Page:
- Egypt rights center raided, 2 Mubaraks acquitted
- New Mexico Supreme Court rules same-sex marriage constitutional
- Blame Bush: 5 years later, that’s still the mantra, pollsters find
- Dutch prostitutes demand same retirement benefits as soccer stars
- John McCain to Harry Reid: I’ll ‘kick the crap’ out of you
- Dogs that talk: Researchers seek $10K for ‘No More Woof’ technology
- 1,000 firefighters called to battle stubborn Big Sur wildfire
- Black Friday brouhaha: Millions of Target shoppers hit by credit card theft
- Britain orders airplane to rescue citizens from violent South Sudan
- Mega Millions winner emerges as Georgia mom, in ‘disbelief’
U.S. tells nations hands off Internet
Question of the Day
GENEVA -- The United States said at the outset of global talks on information technology yesterday that it will fight attempts to put the United Nations or any international group in charge of the Internet.
"We want to make sure the private sector leads and the Internet continues to be a reservoir of great innovation, and that governments continue to focus on enabling the growth of the Internet, and not of controlling its use," Ambassador David A. Gross told The Washington Times in an interview.
Major developing nations spearheaded by China, Brazil, South Africa, Iran, Saudi Arabia, and a number of industrialized countries including Norway, Switzerland and Russia would like to see the United States relinquish its historic control of the Internet.
"This situation is very undemocratic, unfair and unreasonable," said Sha Zukang, the ambassador from China, which this week imposed new rules that allow only "healthy and civilized" news to be read by the mainland's 100 million Web users.
China's government will determine which news is healthy and which news is not.
The question of Internet governance is the most politically charged issue in preparatory talks here for the second World Information Society Summit to be held in Tunis, Tunisia, in November.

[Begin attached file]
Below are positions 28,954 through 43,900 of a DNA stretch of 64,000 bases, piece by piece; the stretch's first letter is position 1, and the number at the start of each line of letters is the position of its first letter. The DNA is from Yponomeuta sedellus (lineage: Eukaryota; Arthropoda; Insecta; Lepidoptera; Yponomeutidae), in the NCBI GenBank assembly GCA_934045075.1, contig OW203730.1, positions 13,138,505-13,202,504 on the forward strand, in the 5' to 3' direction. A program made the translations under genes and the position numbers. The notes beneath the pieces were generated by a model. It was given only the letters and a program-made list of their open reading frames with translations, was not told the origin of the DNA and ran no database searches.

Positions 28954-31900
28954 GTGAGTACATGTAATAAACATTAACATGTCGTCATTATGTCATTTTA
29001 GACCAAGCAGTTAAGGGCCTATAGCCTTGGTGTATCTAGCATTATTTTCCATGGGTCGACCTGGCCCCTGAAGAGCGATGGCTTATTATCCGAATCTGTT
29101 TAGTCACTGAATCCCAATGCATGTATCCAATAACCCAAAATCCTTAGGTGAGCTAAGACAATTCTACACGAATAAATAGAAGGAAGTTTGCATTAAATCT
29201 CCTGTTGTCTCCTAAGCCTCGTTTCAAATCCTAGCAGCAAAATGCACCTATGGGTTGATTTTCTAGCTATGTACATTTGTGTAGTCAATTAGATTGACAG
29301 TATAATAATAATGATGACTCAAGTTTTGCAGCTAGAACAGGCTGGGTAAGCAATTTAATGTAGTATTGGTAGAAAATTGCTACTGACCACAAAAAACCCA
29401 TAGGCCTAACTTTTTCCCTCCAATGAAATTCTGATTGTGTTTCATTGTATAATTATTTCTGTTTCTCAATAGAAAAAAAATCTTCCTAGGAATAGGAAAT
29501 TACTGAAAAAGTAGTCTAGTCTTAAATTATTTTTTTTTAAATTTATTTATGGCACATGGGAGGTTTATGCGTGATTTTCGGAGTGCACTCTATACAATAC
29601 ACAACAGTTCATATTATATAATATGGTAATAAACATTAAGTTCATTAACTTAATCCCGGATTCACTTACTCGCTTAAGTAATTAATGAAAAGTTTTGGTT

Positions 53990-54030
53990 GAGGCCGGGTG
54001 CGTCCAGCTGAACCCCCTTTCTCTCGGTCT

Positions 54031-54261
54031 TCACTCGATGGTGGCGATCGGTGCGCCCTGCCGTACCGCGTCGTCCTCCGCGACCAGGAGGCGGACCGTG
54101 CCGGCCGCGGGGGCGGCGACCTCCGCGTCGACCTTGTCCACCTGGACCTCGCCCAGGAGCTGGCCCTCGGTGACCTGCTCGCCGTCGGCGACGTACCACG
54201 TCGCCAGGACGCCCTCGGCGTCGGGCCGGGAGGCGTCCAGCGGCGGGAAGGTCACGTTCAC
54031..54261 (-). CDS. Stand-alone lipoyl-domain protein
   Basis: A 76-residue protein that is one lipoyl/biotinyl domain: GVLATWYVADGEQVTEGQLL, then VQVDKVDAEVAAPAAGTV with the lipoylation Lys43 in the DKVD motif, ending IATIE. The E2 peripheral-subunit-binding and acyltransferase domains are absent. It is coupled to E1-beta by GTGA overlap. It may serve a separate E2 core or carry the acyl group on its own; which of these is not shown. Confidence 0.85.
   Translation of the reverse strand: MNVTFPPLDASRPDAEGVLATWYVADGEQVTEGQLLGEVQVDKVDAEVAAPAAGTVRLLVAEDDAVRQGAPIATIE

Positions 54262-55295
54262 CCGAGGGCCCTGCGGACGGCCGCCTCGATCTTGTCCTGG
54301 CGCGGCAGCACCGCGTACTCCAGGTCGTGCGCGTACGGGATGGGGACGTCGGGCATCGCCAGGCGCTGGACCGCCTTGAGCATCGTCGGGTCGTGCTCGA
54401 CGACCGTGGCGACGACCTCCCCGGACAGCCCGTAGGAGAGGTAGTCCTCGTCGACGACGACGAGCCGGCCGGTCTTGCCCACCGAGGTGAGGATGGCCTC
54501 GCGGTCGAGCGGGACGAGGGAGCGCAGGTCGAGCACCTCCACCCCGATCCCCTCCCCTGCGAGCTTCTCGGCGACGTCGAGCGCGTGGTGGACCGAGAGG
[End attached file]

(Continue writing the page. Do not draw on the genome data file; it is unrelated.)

Mr. Gross, U.S. coordinator for international communications and information policy, said the role of the U.S. government is "to ensure stability and reliability of the Internet.
"We will take no action that would undermine that stability," he said.
The U.S.-based ICANN -- or Internet Corp. for Assigned Names and Numbers -- is a nonprofit corporation that administers the Internet's domain name system.
Massod Khan, Pakistan's ambassador and chairman of the Internet governance segment of the talks, said the issues are difficult and added "there is a will to engage, but we have to wait for the outcome."
Paul Twomey, president of ICANN, said his organization does not want to see "the Internet's technological future politicized."
Britain, which speaks at the talks on behalf of the European Union, also said that governments "should not seek involvement in day-to-day operational issues, nor should they interfere in technical decision making processes."
By Andrew P. Napolitano
Fourth Amendment says Obama is not at liberty to collect metadata
- Homeland Security helps smuggle illegal immigrant children into the U.S.
- Gov't wasted $30 billion on 'pillownauts,' crystal goblets -- buying human urine!
- Duck Dynasty Phil Robertson suspended indefinitely for gay quip
- Obamacare 'pajamas boy' gets roundly mocked
- In court filing, NCAA denies legal duty to protect athletes
- Bill Gates: The Secret Santa disguised as a 'friendly fellow' on Reddit
- Democrats cite pope in call for minimum wage hike, jobless benefits
- BOLTON: Nero in the White House
- U.S. Army mulls wiping out memory of Robert E. Lee, 'Stonewall' Jackson
- Half of America strips religion from Christmas
Independent voices from the The Washington Times Communities
Television commentary, reviews, news and nonstop DVR catch-up by Lisa King Dolloff and friends.
Entertainment News and Reviews from Washington, D.C. and beyond.
In a world that is increasingly complex, we need to seek greater awareness of the blending of cultures and America's changing role in a global community.
Find up-to-date information on the D.C. and Baltimore live music scenes and read interviews with artists and reviews of the latest releases and concerts.
Top 10 handguns in the U.S.
Extraordinary day at Redskins Park
White House pets gone wild!
Let it snow